The History Of Medical Cannabis Across The Globe
Cannabis has been used across different parts of the world since the ancient times. Its uses span a wide range of health issues and ailments, from depression to gout. The history of medical cannabis traces its spread through conquest, nomadic travel and economic exchange. Its use was embraced and popularized in many near-east civilization centers, and it was even brought to France by Napoleon in 1799.
The ancient Greeks harnessed cannabis for a number of medical uses, including treating sores on horses. The plant was also used as a perfume, and it was said that the leaves and seeds could be steeped to treat inflammations of the ears. The plant was also used by the nomadic Scythians and Massagetae tribes who inhabited northern Greece and Asia Minor, as outlined by Herodotus in his Histories (c. 440 BCE).
Medical cannabis dates back thousands of years & has been used by peoples throughout Asia, the Middle East and parts of Africa. Ancient India was one of the first places where it was widely cultivated and used for its medicinal benefits. Hindu scriptures also referred to cannabis as the “source of happiness,” “joy-giver,” and “bringer of freedom”. It was also consumed at religious ceremonies in the form of bhang. Evidence of cannabis cultivation dates back to the first millennium BC. It was found in a tomb in Xinjiang-Uighur autonomous region of China, and dated to the time when the people were still a nomadic group speaking an Indo-European language.
Cannabis was widely used in ancient Egypt. Evidence of its use can be found in papyrus scrolls, wall paintings in ancient tombs, and references by historians who visited the region. The plant was a central component of Egyptian society and culture, and it was a vital part of their medical practices. It was used for many different purposes, including pain relief, anxiety, and depression. It was also prescribed as a cure for menstrual pain and to reduce hemorrhoids. One medicinal formulation from the Ebers Papyri calls for Shemshemet (cannabis) to be ground in honey before being applied inside the vagina to cool the uterus and eliminate heat.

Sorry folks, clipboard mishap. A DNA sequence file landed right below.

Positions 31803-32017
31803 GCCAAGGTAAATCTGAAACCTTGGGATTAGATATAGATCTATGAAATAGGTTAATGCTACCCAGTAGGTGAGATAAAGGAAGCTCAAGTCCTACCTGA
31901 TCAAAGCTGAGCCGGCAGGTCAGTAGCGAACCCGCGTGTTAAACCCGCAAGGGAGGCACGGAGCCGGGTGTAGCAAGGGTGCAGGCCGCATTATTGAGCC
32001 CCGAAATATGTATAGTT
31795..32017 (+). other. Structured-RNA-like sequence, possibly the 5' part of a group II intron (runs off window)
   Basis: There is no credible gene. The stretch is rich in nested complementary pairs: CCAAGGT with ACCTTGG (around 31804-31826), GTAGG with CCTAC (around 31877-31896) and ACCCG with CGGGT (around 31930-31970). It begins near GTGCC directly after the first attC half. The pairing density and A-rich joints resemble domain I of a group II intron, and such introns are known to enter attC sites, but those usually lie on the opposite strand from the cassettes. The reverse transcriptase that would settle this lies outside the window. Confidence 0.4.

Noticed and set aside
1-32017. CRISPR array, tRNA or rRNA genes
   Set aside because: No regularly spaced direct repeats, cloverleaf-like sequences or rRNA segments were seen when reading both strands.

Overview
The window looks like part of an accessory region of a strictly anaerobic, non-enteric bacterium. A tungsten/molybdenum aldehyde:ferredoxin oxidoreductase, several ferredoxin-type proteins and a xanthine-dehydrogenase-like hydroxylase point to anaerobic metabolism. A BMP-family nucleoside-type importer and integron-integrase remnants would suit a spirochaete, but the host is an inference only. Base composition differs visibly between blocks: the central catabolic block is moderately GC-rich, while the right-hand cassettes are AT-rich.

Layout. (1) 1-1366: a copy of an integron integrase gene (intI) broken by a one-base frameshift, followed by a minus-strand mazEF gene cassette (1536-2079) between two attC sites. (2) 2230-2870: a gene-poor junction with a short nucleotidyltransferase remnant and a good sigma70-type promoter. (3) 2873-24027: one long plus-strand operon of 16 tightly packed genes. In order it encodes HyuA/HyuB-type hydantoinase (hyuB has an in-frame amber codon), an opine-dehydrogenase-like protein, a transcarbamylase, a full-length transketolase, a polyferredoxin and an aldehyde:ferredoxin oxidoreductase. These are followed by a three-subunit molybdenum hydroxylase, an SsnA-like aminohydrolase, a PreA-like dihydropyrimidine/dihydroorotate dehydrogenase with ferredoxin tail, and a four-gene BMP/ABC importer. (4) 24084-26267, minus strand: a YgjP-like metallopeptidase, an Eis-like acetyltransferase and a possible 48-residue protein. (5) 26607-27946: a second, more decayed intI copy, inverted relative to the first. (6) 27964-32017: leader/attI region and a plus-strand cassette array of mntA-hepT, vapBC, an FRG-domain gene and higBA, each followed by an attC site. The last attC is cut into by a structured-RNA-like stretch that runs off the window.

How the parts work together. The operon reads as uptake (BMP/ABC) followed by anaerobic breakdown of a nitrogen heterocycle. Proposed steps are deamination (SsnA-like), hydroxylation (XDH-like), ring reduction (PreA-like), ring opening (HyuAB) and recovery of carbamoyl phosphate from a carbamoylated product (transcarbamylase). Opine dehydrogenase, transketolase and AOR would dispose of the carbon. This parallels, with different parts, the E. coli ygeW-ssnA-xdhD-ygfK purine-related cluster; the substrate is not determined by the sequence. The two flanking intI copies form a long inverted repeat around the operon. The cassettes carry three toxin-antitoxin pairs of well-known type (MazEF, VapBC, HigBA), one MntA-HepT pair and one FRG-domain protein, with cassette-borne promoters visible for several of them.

Ancient Rome was a great center for the cultivation and consumption of cannabis, as evidenced by its many references in the world’s oldest medical texts. It was used to treat ear blockage, burns and cuts, muscle aches, inflammations, tumors, gastro-intestinal issues, the eyes, gout and tremors. The ancient Romans also wrote about the use of cannabis as a narcotic, which they used to treat pain and sleep disorders. Intoxication from these drugs would enliven rituals and enhance banquets. In 1947, Soviet archaeologists found cannabis seeds from a burial mound near Pazyryk, in Siberia, that were likely used for a similar ritual to the one described by Herodotus in 5th century BCE. This is the first recorded documented evidence of hallucinogenic psychoactive plants being used as a religious sacrament in ancient times.
The history of medical cannabis across the globe is a long and storied one. Ancient Hindus and Buddhists believed that smoking or chewing cannabis lowered their fevers and appeased their gods, while medieval Europeans used hemp as a treatment for wounds. The earliest evidence of clinical use of cannabis is thought to have occurred in China around the 2700s BC, and it was then traded throughout the world. Early Chinese texts, such as the Song Dynasty text Illustrated Classic of Materia Medica (Tu Jing Ben Cao), mention a preparation of cannabis that inhibited movement. While it is not certain what the ingredients were, the fact that it was indicated for tetany suggests that it may have contained D9-THC or some other cannabinoid.
Categorised in: Medical Cannabis